Zhou Xiaochuan, the governor of the People’s Bank of China, indicated the possibility of expediting currency reform and allowing markets to play a larger role in setting the yuan’s exchange rate.
Zhou has repeatedly signaled the Chinese central bank’s intent to liberalize financial markets, but since the Chinese government released its 60-point social and financial reform plan, he has suggested urgency in advocating for the change, Reuters reports.
Markets, however, showed little evidence of currency liberalization on Wednesday, as the central bank fixed the yuan’s starting trade at a record high and dealers said gains were checked by state-controlled banks selling the currency.
“The PBOC is still intervening heavily to prevent the [yuan] from appreciating more,” RBS economists Louis Kuis and Tiffany Qiu said, according to Reuters. “Freeing up the currency would imply a very large appreciation versus the [U.S. dollar], something for which we believe there would not be appetite right now.”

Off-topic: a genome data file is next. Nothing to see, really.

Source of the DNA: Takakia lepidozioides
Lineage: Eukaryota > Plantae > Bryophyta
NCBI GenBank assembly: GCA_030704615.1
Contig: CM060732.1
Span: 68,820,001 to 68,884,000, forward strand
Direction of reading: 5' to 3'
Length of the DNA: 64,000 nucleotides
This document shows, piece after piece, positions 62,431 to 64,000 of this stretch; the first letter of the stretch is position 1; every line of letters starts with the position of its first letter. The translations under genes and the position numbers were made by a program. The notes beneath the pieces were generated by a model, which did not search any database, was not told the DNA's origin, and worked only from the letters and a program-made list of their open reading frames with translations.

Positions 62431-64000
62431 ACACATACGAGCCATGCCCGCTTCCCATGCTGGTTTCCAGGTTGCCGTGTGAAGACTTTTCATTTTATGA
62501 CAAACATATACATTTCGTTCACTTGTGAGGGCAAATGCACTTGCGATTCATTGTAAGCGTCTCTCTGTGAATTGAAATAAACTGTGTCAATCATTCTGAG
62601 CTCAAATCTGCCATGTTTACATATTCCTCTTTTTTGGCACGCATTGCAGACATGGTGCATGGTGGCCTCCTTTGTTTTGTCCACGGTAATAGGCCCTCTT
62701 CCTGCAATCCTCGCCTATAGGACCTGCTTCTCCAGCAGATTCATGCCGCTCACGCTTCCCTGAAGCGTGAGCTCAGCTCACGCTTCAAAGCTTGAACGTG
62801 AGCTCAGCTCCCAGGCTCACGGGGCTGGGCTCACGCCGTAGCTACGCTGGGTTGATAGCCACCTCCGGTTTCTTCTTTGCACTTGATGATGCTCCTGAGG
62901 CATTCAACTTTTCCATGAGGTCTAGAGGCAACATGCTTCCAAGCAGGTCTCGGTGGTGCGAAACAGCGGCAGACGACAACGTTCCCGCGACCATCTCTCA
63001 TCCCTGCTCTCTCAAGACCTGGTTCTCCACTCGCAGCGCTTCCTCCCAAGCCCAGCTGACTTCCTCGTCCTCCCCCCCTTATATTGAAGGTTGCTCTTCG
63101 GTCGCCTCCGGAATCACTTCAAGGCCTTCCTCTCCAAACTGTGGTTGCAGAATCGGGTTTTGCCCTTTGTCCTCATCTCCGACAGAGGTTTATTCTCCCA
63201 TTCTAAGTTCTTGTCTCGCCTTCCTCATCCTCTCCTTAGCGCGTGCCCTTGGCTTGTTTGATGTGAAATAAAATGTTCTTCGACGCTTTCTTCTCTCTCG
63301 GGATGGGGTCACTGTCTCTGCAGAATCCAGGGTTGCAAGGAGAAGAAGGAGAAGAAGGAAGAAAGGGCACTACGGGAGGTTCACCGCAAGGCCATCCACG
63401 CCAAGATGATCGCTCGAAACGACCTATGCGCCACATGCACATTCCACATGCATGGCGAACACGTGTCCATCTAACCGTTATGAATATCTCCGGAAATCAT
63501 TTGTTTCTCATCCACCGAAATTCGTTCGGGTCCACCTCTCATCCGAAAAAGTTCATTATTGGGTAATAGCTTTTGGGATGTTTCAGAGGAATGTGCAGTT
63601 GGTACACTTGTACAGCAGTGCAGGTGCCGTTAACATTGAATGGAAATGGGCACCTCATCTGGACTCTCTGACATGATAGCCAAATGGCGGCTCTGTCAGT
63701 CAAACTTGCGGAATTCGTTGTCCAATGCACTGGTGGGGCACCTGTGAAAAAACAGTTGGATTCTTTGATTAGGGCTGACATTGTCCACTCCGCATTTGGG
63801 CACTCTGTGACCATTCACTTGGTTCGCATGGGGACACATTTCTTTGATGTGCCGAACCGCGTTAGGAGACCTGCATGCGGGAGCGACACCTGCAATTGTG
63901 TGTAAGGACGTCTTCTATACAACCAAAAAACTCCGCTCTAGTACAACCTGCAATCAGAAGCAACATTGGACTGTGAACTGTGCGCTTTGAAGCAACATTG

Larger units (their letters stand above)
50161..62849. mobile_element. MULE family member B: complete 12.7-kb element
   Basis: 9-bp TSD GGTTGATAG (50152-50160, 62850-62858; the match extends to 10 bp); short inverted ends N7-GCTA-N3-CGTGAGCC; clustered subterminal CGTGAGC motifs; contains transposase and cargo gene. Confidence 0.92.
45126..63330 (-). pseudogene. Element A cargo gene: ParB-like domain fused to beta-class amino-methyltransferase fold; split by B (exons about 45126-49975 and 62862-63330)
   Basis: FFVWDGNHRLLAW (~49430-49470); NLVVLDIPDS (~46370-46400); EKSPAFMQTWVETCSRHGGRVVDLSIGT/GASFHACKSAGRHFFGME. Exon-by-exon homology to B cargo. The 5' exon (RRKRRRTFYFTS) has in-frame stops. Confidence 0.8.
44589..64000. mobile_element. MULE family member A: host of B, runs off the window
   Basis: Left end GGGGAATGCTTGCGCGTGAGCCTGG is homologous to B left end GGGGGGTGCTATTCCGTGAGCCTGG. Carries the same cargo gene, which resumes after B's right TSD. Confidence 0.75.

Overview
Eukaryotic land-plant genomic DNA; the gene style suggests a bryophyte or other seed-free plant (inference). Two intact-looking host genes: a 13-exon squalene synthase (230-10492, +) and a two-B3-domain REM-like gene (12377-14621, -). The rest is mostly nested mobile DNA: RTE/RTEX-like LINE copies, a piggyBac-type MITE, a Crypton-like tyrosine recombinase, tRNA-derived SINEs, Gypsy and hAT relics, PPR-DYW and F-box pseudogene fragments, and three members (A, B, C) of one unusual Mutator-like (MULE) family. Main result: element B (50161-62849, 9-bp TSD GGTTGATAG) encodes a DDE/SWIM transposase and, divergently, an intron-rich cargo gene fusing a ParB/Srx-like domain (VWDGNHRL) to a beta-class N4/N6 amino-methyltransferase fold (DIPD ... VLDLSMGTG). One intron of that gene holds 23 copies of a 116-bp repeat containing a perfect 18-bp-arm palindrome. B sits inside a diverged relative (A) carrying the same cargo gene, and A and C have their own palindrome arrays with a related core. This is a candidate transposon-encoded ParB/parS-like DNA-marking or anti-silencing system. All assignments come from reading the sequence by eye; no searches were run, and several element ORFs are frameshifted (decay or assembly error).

The recently announced changes are included in a public guide book to the government’s reforms sold in bookshops for approximately $5. With over 300 pages, the full text of the plan includes articles from top officials and an explanation of the changes.
Zhou said in the guide book that PBOC would gradually expand the yuan’s trading band to increase the currency’s flexibility and market appeal.
“We will widen the floating range of the yuan exchange rate in an orderly manner and increase the two-way flexibility of the currency,” Zhou said, Reuters reports.
PBOC has bought up foreign exchange—mostly dollars—for years in an effort to limit the strength of the yuan driven by China’s export system, helping to build the world’s largest currency stockpile of $3.66 trillion.
Currency intervention has been a key component of China’s plan to reduce inflationary risks, prevent housing bubbles and drive the expansion of money and credit, according to Reuters.